"Most original," he said, gasping. Chaumel paused briefly in his chattering to beam at Keff's evident perspicacity and pointed out another stomach-twister. Keff carefully kept his gaze aimed below the level of the frames, offering compliments without looking. Staring at the silver magician's heels and the hem of his robe, Keff padded faster to catch up.

They passed over a threshold into an anteroom where several servants were sweeping and dusting. Except when raising their eyes to acknowledge the presence of their master, they also made a point of watching the ground in front of them. It was no consolation to Keff to realize that others had the same reaction to the "artwork."

Chaumel was the only bare-skin Keff saw. The staff appeared to consist solely of fur-skinned Noble Primitives, like Brannel, but instead of having just four fingers on each hand, some had all five.

"The missing links?" Keff asked Carialle. These beings looked like a combination between Chaumel's people and Brannel's. Though their faces were hairy, they did not bear the animal cast to their features that the various villagers had. They looked more humanly diversified. "Do you suppose that the farther you go away from the overlords, the more changes you find in facial structure?" He stopped to study the face of a furry-faced maiden, who reddened under her pelt and dropped her eyes shyly. She twisted her duster between her hands.

"Ahem! A geographical cause isn't logical," Carialle said, "although you might postulate interbreeding between the two races. That would mean that the races are genetically close. Very interesting."

Chaumel, noticing he'd lost his audience, detoured back, directed Keff away from the serving maid and toward a stone archway.

"Will you look at the workmanship in that?" Keff said, admiringly. "Very fine, Chaumel."

"I'm glad you . . ." the magiman said, moving on through the doorway into a wide corridor. "Now, this . . . my father . . ."

"This" proved to be a tapestry woven, Carialle informed Keff after a microscopic peek, of dyed vegetable fibers blended with embroidered colorful figures in six-pack hair.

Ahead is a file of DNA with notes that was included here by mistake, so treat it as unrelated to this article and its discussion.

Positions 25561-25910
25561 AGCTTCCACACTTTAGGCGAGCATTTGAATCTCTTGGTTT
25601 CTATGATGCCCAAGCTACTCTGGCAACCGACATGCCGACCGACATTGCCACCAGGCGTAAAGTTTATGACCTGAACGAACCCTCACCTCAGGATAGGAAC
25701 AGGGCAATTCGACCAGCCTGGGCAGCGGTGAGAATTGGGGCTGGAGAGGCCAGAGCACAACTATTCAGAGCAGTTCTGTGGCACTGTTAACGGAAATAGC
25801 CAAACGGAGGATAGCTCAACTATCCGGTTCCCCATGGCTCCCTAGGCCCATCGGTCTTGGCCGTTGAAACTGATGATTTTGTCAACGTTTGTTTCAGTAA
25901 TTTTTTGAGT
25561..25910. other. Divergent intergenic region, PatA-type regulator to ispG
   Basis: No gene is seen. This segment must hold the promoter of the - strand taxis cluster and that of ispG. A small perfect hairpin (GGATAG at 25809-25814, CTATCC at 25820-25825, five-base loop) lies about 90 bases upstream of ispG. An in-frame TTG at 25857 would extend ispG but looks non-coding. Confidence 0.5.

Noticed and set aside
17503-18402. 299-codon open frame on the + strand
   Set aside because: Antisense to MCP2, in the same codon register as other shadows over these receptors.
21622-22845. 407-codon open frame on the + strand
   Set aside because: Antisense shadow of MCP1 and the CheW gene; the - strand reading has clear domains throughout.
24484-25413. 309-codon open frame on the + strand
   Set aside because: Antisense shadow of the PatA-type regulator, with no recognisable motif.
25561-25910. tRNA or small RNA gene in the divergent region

"Old," she said. "At least four hundred years. And expert craftwork, I might add."

"Lovely," Keff said, making sure the contact button scanned it in full for his Xenology records. "Er, high worker-ship, Chaumel."

His host was delighted, and took him by the arm to show him every item displayed in the long hall.

Chaumel was evidently an enthusiastic collector of objets d'art and, except for the nauseating pictures, had a well-developed appreciation of beauty. Keff had no trouble admiring handsomely made chairs, incidental tables, and pedestals of wood and stone; more tapestries; pieces of scientific equipment that had fallen into disuse and been adapted for other purposes. A primitive chariot, evidently the precursor of the elegant chairs Chaumel and his people used, was enshrined underneath the picture of a bearded man in a silver robe. Chaumel also owned some paintings and representational art executed with great skill that were not only not uncomfortable but a pleasure to behold. Keff exclaimed over everything, recording it, hoping that he was also gathering clues to help free Carialle so they could leave Ozran as soon as possible.

A few of Chaumel's treasures absolutely defied description. Keff would have judged them to be sculpture or statuary, but some of the vertical and horizontal surfaces showed wear, the polished appearance of long use. They were furniture, but for what kind of being?

"What is this, Chaumel?" Keff asked, drawing the magiman's attention to a small grouping arranged in an alcove. He pointed to one item. It looked like a low-set painter's easel from which a pair of hardwood tines rose in a V. "This is very old."

"Ah!" the magiman said, eagerly. " . . . from old, old day-day." IT promptly interpreted into "from ancient days," and recorded the usage.